Spencer Black owes us at least $18,000.
And that doesn’t include interest. With interest, I figure the retiring pol from Madison owes us more like $35,000.
He’s got it, too.
Black has $145,000 in his campaign account (about the same amount of money, rumor coincidentally has it, it would have cost each man, woman and child in Wisconsin if he had actually succeeded in passing all the legislation he proposed over the years.)
In the 26 years in the legislature he spent building up the sum, he noted recently, he never once took a campaign contribution from a Political Action Committee, a lobbyist or anyone from out of state. Instead he took a lot of money from, for example, Forest County Potawatomi Tribal Chairman Harold “Gus” Frank, people who made their living off the state, and us -- taxpayers.
Luckily, now that he is hanging it up, he has an opportunity to pay us back.
First elected at the age of 34, Black is one of those guys who has been around Madison forever and hasn’t had to raise much money in recent years. He hasn’t received less than 87% of a vote since 1992 and it’s been ten years since he has even had a challenger in the general election. So you have to go back a little further to get a handle on where a lot of his campaign money came from – and how he started scaring away challengers in the first place.
Records from his first few elections have either been misplaced or destroyed. We know for sure, though, that he took over $18,000 from taxpayers to run his campaigns in 1992, 1994 and 1996 alone, I noted in a story earlier this year about the Wisconsin Election Campaign Fund that ran in Wisconsin Interest.
The WECF is the place you send your dollar when you check off that little box on your tax form. Folks who check the box don’t pay extra. They just get to act like governor for a brief moment and transfer money out of the general fund to someplace where it can be used by politicians without a lot of bothersome scrutiny.
Black never needed the tax dollars to compete. At the same time he was tapping into WECF dollars between 1992 and 1997 and using them to campaign, in fact, he was using other donations to build up his campaign fund from $39,000 to over $100,000. He was also transferring other campaign donations from his account to political allies like Tim Carpenter and the Dane County Conservation Alliance. In other words, he can argue that he used his WECF money to campaign, but he also, as a result, had more money to save or spend elsewhere.
Black had to stop taking WECF money when people took note of his little war chest and stopped running against him; and he hasn’t had to raise much money elsewhere of late either. He still uses his campaign fund, though. In the last six months of 2009 alone, he transferred $1,000 from his campaign fund to the Wisconsin Democratic Party’s federal account, $100 to the Democratic Party of Dane County, $150 to Dane County supervisors and – three days before Christmas – $100 to gubernatorial candidate Tom Barrett.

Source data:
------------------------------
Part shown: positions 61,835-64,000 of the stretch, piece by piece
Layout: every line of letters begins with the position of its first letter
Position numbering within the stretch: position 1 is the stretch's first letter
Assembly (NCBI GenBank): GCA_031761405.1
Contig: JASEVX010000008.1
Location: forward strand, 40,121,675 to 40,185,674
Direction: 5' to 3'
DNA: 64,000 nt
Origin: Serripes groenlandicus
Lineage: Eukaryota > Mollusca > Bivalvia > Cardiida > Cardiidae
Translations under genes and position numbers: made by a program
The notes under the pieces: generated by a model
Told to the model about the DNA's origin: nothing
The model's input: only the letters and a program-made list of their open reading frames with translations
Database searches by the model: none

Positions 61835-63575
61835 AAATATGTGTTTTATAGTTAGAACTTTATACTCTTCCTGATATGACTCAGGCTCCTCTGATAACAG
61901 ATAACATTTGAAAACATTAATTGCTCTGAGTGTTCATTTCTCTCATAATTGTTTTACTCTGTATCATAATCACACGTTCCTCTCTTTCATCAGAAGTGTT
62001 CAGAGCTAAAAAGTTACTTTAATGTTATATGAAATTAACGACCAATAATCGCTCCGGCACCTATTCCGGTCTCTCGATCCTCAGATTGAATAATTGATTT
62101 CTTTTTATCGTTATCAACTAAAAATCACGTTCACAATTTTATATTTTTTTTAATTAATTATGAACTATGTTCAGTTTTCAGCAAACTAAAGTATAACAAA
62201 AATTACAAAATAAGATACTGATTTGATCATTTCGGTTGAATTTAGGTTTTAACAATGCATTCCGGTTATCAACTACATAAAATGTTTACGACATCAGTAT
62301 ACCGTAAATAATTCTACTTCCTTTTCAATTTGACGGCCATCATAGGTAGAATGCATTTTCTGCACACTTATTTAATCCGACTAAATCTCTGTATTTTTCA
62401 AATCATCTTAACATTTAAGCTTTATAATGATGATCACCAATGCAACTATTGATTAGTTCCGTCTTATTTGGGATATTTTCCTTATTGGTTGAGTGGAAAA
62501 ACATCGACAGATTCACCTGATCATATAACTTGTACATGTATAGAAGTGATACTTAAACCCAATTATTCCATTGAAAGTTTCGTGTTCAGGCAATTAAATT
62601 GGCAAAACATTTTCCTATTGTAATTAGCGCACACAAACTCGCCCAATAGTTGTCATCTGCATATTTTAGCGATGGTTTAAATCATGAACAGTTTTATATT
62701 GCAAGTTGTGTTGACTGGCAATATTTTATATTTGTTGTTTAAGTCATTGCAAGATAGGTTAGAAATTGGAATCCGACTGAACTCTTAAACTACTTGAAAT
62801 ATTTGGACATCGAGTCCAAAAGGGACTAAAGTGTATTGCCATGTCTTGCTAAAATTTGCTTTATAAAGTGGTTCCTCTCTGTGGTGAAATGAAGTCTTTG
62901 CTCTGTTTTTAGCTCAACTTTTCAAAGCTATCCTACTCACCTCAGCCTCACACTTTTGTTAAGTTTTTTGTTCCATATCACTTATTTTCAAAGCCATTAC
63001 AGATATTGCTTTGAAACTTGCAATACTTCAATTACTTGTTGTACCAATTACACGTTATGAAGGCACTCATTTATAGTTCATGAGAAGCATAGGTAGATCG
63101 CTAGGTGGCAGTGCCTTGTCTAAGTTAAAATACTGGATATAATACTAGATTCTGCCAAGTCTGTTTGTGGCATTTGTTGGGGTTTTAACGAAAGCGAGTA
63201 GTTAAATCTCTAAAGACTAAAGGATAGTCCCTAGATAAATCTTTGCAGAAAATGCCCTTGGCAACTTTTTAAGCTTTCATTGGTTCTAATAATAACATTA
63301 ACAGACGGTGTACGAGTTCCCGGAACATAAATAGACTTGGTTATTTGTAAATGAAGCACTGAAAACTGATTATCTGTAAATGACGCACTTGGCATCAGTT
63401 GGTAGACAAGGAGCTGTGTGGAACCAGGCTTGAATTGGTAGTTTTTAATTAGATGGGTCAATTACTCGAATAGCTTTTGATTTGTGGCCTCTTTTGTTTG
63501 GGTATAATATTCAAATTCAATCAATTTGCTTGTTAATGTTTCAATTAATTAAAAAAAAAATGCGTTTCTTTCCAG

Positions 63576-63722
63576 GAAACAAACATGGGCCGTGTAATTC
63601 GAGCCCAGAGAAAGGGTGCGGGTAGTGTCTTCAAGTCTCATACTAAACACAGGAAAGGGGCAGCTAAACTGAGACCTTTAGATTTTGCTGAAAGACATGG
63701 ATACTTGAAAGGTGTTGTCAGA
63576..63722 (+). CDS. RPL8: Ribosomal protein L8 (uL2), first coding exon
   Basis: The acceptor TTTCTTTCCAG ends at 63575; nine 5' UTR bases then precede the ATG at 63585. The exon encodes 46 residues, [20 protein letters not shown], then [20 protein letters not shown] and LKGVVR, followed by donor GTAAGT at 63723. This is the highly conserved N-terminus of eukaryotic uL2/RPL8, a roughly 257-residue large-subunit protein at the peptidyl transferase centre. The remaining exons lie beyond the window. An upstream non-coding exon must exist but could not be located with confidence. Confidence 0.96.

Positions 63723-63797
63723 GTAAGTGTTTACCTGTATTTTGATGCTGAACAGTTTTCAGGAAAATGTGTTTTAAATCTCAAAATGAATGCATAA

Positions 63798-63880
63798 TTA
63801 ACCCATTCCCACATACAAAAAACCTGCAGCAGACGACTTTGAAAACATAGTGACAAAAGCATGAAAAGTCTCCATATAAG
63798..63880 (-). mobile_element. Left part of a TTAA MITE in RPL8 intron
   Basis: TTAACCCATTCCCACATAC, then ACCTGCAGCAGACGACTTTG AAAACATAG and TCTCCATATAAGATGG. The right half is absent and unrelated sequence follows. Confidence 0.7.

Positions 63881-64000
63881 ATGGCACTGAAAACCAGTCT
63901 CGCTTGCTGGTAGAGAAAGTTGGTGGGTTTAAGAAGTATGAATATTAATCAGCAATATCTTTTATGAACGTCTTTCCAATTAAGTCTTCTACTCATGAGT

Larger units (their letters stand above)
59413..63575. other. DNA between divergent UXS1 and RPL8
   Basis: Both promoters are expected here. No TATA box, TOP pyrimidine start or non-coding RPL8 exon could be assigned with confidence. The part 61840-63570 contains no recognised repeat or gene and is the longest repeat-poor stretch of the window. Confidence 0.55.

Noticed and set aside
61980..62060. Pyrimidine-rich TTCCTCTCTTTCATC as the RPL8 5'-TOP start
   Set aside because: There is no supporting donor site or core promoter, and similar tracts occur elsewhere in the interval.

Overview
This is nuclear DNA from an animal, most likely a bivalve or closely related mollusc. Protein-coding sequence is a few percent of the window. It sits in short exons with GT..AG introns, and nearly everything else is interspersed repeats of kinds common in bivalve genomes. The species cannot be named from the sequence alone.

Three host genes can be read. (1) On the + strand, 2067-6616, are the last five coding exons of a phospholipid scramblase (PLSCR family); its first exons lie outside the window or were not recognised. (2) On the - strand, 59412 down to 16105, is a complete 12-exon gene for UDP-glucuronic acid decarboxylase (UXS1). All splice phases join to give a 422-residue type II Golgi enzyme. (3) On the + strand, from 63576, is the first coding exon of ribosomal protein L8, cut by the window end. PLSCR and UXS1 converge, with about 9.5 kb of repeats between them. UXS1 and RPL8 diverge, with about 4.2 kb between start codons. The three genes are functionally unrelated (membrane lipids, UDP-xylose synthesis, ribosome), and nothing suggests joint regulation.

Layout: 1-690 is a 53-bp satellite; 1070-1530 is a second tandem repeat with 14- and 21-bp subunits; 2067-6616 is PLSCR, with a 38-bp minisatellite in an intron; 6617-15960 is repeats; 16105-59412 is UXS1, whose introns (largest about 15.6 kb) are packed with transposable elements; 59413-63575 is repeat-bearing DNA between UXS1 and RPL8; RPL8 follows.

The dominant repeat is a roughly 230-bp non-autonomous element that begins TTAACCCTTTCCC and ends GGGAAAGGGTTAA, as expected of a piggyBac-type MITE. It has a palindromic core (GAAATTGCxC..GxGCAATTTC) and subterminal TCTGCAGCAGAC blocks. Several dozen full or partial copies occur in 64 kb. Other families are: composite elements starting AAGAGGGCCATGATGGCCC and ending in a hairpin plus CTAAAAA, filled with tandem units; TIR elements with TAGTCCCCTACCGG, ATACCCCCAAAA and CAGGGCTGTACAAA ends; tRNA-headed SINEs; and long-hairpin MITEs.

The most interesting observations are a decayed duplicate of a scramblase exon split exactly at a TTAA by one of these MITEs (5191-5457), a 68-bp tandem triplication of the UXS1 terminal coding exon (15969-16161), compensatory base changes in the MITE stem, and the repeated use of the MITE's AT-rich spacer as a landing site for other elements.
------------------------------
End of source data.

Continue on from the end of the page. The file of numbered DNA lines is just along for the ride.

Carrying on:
I don’t know if Black also sent a Christmas card wishing the Milwaukee mayor a Merry Christmas, and a reminder who his angel is. But I’d guess Barrett got the message.
A lot is made of politicians aligning themselves with special interests who donate to campaigns. But the underbelly of how money forms alliances immune to good public policy has a lot to do with how a guy running for, say, governor might also feel bound to support, say, future global warming legislation being pushed by other politicians in a position to help him.
Speaking of which, Spencer Black – since he is retiring – is now in a position to financially help all kinds of things and people, and with a lot more than 100 measly bucks. He didn’t return a phone call inquiring what he plans to do with his campaign cash, but he has a number of options.
He can – within normal contribution limits – keep giving the money to other politicians. He can also give it back to contributors, to the WECF, to the Common School Fund or to “any other government entity,” according to state campaign finance rules.
It’s unlikely most people who gave money to the WECF years ago would want Black to give money back to the fund today. The percent of people checking the box on their income taxes has decreased from a high of 20% in 1979 to less than 5% now. Most – especially if they knew how the fund really operates – would surely prefer that Black use his war chest to help build roads or pay for schools or something else taxes typically fund.
Spencer Black, the thing is, has his angels, too: taxpayers and folks who would like to see all tax dollars used for the common good.
How come we never get so much as a card?
-May 24, 2010